Now at some point, you very well may be able to execute a given trick without spotting. After seeing Brayan Ruiz hit 202 blindfolded, I became convinced that spotting can sometimes be nothing more than a helpful set of training wheels. But until you master a trick, spotting is massively helpful because of a simple fact: Your head goes where your eyes go, and your body goes where your head goes. In other words, if your eyes drift toward the ground in anticipation of a fall, the ground is probably where you’ll end up.
But if you spot properly, you don’t get as lost in the air, and you’re more likely to land properly. Say you’re going for a backside 1080, which involves two in-air vertical twists. By spotting between twists, you can break the move down into smaller, more manageable parts. Spot ahead as if you were about to throw a round kick for a 900, then just turn and hook instead. Much easier, right?
5. You're doing weird shit with your arms
We tend to focus almost exclusively on what our legs are doing during a trick. Are they squeezed together tight enough for the twist? Are they extended far enough for that double leg? Are toes being pointed?
But we often forget about our other two limbs, which are just as important to successful trick execution: our arms! When left to their own devices, our arms are prone to do some weird shit that throws us off axis and off balance. So notice: Are they flailing around during your vert kicks? Are they pulled in tight for your twists? Are they working with or against your momentum during your transitions?
A good place to start when examining your arm motion is to look in all the places you’d least expect: What is your non-touchdown arm doing during your touchdown raiz? What are your arms doing during your cheat kicks? If your answer is “I don’t know,” you may wanna check it out, because they might be messing up your trick. Be just as intentional about your arms as you are about your legs.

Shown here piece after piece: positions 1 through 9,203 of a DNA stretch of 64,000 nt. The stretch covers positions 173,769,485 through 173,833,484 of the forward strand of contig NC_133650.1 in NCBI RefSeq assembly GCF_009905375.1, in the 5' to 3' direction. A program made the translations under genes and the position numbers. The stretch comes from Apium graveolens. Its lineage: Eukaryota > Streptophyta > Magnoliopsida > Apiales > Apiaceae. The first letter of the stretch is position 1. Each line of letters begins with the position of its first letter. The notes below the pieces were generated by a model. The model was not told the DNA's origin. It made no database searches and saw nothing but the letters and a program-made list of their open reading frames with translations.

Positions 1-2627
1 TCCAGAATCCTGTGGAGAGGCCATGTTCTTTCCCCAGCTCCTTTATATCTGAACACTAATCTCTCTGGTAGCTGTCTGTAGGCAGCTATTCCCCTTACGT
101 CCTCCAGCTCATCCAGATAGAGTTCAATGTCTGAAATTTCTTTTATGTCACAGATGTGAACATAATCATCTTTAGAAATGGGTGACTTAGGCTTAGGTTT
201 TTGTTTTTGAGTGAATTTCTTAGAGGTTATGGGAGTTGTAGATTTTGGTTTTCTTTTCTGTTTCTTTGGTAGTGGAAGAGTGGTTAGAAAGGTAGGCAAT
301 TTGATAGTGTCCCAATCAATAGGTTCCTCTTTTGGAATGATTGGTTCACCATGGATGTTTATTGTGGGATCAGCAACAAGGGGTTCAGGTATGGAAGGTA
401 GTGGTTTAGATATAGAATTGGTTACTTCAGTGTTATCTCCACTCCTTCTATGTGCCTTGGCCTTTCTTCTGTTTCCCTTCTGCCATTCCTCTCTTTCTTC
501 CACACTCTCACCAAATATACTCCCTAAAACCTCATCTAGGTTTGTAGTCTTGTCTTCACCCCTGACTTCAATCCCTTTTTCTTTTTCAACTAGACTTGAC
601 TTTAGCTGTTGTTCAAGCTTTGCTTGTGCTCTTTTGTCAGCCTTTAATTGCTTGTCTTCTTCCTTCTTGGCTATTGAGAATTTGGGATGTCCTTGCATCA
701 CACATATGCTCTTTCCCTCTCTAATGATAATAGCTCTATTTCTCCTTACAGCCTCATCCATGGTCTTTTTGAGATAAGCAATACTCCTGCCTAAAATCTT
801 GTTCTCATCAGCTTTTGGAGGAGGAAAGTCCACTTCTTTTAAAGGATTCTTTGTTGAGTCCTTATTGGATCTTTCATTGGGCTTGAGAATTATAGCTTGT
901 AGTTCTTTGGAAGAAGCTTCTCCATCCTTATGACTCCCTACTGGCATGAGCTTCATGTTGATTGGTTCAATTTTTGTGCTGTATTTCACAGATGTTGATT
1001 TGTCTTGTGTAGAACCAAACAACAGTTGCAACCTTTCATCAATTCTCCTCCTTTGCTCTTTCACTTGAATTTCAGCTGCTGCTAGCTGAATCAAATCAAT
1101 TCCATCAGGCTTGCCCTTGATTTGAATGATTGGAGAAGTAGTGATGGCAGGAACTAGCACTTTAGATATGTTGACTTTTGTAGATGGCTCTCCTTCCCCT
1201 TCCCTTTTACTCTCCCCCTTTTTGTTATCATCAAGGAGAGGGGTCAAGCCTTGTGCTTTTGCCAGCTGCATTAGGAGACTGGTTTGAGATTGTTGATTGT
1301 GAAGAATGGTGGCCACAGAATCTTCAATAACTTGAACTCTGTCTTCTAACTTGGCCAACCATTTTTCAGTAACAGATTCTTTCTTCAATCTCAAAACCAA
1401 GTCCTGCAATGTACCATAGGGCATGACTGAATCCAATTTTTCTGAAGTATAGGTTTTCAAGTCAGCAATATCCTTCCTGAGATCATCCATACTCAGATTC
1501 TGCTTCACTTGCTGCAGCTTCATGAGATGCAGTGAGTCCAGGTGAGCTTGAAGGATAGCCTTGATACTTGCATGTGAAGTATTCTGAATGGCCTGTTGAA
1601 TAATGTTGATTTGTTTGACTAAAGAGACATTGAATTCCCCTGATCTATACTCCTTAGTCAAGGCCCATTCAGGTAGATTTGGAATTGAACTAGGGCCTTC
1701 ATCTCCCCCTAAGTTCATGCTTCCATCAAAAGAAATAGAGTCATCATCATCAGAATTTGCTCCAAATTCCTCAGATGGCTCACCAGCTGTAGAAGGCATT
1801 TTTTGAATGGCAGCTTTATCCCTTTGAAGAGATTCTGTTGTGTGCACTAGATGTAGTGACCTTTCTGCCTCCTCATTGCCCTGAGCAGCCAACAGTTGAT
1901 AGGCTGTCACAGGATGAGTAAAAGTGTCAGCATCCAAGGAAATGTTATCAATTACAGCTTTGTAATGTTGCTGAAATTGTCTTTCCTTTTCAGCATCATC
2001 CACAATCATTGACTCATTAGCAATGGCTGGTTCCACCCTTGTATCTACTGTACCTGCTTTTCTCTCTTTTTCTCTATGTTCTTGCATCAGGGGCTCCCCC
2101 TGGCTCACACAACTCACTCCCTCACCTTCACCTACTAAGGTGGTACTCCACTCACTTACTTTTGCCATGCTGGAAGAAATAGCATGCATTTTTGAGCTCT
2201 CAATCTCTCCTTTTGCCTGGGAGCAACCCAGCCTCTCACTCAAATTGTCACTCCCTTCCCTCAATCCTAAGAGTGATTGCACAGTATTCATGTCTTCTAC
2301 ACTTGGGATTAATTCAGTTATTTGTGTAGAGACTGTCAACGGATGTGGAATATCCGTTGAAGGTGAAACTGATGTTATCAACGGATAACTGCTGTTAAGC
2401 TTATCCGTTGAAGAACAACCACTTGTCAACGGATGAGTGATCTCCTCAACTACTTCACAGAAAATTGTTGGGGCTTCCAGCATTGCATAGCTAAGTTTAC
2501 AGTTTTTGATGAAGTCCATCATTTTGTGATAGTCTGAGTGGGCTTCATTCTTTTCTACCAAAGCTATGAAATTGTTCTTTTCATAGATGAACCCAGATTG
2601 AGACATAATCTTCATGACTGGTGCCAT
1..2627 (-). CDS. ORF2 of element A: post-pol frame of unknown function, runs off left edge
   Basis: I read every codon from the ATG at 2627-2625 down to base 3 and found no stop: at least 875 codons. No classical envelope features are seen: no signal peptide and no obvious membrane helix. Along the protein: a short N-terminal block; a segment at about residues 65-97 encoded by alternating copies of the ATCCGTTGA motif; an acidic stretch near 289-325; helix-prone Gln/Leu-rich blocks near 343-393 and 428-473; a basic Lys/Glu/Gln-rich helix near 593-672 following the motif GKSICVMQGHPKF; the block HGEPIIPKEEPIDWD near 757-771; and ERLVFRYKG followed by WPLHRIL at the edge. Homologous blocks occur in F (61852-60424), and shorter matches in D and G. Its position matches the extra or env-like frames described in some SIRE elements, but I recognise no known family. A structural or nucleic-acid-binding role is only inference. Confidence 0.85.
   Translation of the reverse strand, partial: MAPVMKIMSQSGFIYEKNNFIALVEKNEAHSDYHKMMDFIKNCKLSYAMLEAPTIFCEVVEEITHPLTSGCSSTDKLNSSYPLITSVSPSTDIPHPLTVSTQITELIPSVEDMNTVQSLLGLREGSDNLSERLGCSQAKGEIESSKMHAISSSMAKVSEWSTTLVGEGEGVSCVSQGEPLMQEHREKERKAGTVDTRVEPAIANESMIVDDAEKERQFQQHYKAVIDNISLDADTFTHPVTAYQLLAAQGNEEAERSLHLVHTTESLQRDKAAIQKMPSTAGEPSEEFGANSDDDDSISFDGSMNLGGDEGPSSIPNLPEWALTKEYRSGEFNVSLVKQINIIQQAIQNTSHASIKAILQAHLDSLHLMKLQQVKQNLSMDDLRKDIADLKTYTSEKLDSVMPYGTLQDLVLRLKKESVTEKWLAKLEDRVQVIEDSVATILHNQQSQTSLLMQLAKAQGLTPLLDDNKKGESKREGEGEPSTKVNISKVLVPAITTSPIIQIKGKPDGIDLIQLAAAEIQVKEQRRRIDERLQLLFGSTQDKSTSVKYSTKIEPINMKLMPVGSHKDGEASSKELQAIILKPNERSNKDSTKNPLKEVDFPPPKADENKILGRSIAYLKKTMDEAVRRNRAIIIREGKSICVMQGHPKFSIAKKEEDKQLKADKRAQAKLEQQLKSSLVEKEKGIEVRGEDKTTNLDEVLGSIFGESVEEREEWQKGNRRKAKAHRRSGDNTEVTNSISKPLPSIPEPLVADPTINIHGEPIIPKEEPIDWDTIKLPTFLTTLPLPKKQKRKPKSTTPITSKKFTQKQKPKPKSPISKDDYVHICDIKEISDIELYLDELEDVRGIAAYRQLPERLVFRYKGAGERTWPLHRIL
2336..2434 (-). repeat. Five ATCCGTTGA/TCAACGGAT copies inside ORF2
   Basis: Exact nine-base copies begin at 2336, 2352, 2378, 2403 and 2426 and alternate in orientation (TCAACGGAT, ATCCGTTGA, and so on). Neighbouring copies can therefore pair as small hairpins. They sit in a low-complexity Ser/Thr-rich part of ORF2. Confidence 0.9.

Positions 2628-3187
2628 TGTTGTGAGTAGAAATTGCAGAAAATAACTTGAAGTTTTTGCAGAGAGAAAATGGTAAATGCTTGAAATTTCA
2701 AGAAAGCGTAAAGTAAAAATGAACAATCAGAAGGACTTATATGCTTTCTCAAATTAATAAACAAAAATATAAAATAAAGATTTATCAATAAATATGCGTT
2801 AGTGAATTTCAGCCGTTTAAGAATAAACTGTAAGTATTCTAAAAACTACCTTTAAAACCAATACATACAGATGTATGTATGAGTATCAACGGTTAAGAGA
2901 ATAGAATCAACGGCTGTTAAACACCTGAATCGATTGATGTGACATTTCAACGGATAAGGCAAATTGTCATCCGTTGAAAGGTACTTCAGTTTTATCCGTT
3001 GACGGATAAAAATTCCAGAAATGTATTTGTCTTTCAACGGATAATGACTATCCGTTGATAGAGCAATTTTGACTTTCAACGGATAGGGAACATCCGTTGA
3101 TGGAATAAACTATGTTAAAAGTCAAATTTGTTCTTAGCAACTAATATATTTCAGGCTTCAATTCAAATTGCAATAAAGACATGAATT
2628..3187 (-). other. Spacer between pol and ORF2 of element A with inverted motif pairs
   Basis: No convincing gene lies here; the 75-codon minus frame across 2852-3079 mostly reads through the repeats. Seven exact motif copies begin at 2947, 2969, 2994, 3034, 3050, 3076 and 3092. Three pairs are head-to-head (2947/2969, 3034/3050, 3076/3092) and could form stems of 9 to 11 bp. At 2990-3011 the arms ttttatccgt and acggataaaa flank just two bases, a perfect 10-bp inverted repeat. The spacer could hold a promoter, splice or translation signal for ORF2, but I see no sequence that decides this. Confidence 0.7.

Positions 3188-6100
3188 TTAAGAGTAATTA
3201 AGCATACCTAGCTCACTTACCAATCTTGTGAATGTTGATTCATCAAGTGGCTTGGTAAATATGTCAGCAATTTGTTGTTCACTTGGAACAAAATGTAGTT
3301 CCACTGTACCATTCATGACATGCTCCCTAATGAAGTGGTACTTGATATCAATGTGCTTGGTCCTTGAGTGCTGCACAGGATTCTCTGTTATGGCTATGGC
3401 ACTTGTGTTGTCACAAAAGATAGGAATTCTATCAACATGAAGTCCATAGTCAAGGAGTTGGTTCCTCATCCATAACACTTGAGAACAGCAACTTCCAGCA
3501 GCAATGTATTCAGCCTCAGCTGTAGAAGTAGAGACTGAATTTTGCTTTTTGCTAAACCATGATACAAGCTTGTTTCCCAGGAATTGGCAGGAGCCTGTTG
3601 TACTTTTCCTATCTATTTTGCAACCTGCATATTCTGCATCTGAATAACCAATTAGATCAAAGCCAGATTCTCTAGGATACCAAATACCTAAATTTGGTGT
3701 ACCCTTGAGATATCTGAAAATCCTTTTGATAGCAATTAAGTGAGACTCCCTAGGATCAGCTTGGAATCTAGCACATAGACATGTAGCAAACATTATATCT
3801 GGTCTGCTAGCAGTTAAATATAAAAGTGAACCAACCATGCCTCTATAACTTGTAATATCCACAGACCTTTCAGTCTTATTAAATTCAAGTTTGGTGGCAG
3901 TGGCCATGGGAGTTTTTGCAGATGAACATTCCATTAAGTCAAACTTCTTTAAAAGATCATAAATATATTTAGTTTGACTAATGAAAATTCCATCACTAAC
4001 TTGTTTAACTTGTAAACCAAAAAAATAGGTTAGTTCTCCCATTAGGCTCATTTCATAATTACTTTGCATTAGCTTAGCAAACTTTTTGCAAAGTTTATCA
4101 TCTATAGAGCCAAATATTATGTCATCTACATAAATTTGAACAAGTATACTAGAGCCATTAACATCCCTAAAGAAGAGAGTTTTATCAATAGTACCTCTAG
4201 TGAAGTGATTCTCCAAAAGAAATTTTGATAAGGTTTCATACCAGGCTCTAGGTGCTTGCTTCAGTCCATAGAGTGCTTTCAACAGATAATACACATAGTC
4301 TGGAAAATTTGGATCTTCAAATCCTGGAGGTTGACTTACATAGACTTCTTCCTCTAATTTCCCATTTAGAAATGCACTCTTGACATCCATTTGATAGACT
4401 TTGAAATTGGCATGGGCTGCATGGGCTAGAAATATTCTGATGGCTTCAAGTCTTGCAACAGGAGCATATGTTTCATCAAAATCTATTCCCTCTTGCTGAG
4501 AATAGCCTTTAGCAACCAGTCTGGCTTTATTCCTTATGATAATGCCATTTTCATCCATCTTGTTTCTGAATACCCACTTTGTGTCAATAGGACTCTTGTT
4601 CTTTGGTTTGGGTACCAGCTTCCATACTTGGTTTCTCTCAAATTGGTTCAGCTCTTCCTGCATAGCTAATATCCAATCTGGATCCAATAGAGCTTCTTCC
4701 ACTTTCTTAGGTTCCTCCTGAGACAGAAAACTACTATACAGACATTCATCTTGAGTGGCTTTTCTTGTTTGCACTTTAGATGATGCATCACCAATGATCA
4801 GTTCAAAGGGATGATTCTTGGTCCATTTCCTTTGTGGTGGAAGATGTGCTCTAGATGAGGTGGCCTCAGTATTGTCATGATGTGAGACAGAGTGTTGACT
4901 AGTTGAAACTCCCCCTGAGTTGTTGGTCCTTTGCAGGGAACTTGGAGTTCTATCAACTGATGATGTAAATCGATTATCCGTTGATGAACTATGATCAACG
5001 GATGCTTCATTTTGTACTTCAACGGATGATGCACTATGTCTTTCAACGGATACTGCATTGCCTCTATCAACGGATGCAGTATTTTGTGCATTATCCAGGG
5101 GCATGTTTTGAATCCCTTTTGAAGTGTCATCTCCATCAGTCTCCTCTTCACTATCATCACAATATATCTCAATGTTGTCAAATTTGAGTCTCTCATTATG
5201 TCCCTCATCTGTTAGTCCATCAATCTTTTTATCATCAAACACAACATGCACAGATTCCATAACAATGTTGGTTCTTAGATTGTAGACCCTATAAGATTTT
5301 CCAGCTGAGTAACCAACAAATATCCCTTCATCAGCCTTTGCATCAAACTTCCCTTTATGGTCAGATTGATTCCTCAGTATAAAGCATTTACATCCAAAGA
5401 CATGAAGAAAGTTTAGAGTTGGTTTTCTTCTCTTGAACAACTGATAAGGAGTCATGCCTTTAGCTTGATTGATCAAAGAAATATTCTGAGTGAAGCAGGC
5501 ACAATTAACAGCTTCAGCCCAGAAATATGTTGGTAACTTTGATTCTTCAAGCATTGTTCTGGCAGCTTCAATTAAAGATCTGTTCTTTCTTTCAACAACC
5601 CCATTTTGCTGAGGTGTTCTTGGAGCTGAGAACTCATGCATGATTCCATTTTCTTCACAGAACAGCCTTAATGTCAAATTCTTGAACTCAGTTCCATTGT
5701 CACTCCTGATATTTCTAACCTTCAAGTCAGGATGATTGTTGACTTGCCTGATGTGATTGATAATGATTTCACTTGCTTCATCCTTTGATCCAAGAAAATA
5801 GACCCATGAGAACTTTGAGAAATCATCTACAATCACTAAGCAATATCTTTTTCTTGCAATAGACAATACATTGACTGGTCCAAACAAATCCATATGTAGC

6. You're not blocking enough
Blocking is the art of transforming horizontal momentum (like running) into vertical momentum (like jumping). And every setup you can imagine—J step, masterscoot, touchdown raiz—is really just a fancy way to block more effectively. If, upon landing a trick, you discover that you’ve accidentally drifted off to the side of the spot where you should be landing, there’s a good chance you’re not blocking properly. So take a long, hard look at your setup, and focus on how you can bring more of your momentum straight into the sky. If your momentum goes anywhere but up or into a rotation, it’s being wasted.
7. You're not fighting for the landing
Ever find yourself landing a trick perfectly fine, but still putting your hand down for no good reason? Yeah, me too. When you crash a trick over and over again, you develop the unconscious assumption that the next attempt will also result in a fall. So even when you land properly, you may put a hand down—or have your legs collapse entirely—because that is what your mind has come to expect will happen.
But it doesn’t have to be this way—look at Nick Fry, for example. Even when his landing is sketchy as hell, he often finds a way to raiz, aerial, or otherwise contort his body to help him stay on his feet. And that’s because he fights for the landing. He believes that he can and should land that trick—so he will, dammit.